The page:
Canoes have been constructed of tin, rubber, aluminum, fibreglass, kevlar, ABS, graphite compounds and even concrete, but these materials are incongruous with the purpose of most canoes which is a vehicle that transports us into the unknown wilderness of a quiet river, plodding moose and the call of the loon.


In the sixties, many of the children’s camps abandoned the simple art of re-canvassing, blinded by the craze for plastic.  Hundreds of canoes, mostly Chestnuts were improved with fibreglass covering.  Now years later, those canoes are rotting shells because the plastic did not let the wood breathe.


HISTORY - The canoe developed Canada, opened its frontiers and established its trade and commerce.

             It carried Canada’s first statesmen.  Today, it quietly advertises Canada throughout the world.

             To Americans, canoeing in Canada means “the genuine experience”.


                                                            Robert Thomas Allen





The number usually stamped into the stem inside the canoe included - work order number and model number.  This data was also printed on a work order tag and accompanied the canoe through out the different work stations of the factory.  This number contained no specific build date, and was for factory use only.  Some customers received their canoes with this tag still attached.













Canoes come in many shapes and sizes.  They are also made from a wide range of material, including plastic, Kevlar and aluminum, fiberglass and wood.


There are pros and cons to each material.  The choice you make will often depend on practicality and, of course, price.  Here are some finer point to consider:


There’s a heartbeat to wood, a steady rhythm that continues to beat long after the tree has been felled by the axe.  A beat that grows more intense as each thin layer is peeled away by hand plane or saw.  Some say they can hear the beat if they listen closely.  Certainly you can see it in the grain of the wood.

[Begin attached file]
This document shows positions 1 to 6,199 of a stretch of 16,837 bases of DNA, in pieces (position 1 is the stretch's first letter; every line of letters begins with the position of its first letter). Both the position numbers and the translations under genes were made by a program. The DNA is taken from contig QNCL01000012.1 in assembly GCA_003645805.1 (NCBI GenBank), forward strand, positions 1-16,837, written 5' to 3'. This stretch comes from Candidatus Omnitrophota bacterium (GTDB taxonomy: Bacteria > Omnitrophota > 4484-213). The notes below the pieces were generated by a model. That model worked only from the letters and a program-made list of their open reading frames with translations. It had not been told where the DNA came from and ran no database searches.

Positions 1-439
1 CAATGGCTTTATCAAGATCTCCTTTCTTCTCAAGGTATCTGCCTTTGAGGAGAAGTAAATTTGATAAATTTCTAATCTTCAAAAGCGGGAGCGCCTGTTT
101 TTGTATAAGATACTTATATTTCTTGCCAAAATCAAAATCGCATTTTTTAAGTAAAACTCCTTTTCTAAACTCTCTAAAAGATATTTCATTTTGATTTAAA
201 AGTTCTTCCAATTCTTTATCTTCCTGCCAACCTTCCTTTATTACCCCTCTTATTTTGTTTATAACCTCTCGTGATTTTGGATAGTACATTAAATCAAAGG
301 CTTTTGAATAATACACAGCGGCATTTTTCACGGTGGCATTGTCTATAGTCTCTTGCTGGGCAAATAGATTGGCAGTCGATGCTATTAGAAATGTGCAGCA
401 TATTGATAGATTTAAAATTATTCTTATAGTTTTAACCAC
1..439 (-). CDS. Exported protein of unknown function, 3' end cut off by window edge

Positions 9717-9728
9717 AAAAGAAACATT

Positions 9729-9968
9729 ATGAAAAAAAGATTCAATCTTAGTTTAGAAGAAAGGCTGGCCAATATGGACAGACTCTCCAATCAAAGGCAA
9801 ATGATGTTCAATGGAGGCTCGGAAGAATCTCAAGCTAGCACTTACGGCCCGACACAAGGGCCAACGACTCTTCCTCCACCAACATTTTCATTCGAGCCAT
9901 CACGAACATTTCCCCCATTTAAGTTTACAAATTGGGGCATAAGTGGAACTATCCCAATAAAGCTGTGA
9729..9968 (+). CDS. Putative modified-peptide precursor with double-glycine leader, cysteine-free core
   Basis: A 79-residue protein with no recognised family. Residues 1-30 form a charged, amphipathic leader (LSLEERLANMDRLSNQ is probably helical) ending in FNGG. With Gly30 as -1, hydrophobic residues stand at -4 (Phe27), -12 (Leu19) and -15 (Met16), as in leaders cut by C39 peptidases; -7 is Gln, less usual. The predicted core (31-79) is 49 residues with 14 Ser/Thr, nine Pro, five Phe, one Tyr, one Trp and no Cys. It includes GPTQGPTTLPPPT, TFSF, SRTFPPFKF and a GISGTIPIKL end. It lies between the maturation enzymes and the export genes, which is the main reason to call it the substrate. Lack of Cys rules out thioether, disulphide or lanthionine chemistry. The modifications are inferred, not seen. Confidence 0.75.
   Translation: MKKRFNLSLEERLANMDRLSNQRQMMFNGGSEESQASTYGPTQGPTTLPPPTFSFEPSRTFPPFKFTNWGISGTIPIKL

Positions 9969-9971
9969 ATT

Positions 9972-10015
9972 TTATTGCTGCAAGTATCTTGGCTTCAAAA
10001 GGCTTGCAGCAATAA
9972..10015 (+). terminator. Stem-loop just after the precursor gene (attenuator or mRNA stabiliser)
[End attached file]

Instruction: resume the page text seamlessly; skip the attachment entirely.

This is completely unlike the other materials.   Plastic just sort of plops itself into a form and becomes a canoe.  Kevlar and fiberglass are laid in sheets.  Aluminum is clanged around and finally hammered with a rivet gun to take the form of a canoe.  There is no life here.  Just industry.


When a boat builder uses power tools to work on building his wooden canoe, there is life.  As the drill bit or saw blade or sander turns and begins to shape the boat, the smell of the forest fills the air through the sawdust created.


Do the same with the other material and all you smell is a rather unpleasant odour.


Building a wooden canoe begins with the birth of a tree, and each wooden canoe is a singular being with its own character.  The other types are not born at all.  They are created in some faceless lab or factory, merely clones of one another.


Actually, most canoes made of anything but wood are easier to maneuver.  They are faster, easier to paddle and can withstand scrapes with rocks and trees much better than those made of wood.  Come time to put a non-wood canoe up for the year, the only work involved is a simple wipe down, and getting it ready for the next spring is as simple as putting it in the water.


But paddle a wooden canoe once, and you’ll see it has a pulse.  The fine grain of its ribs and gunwales tells of its life, while the hand-rubbed varnish of its finish tells of the love of its maker.  The sound a wooden canoe makes as it slices through the water is one of a soft hush, a perfect blending of woods and water.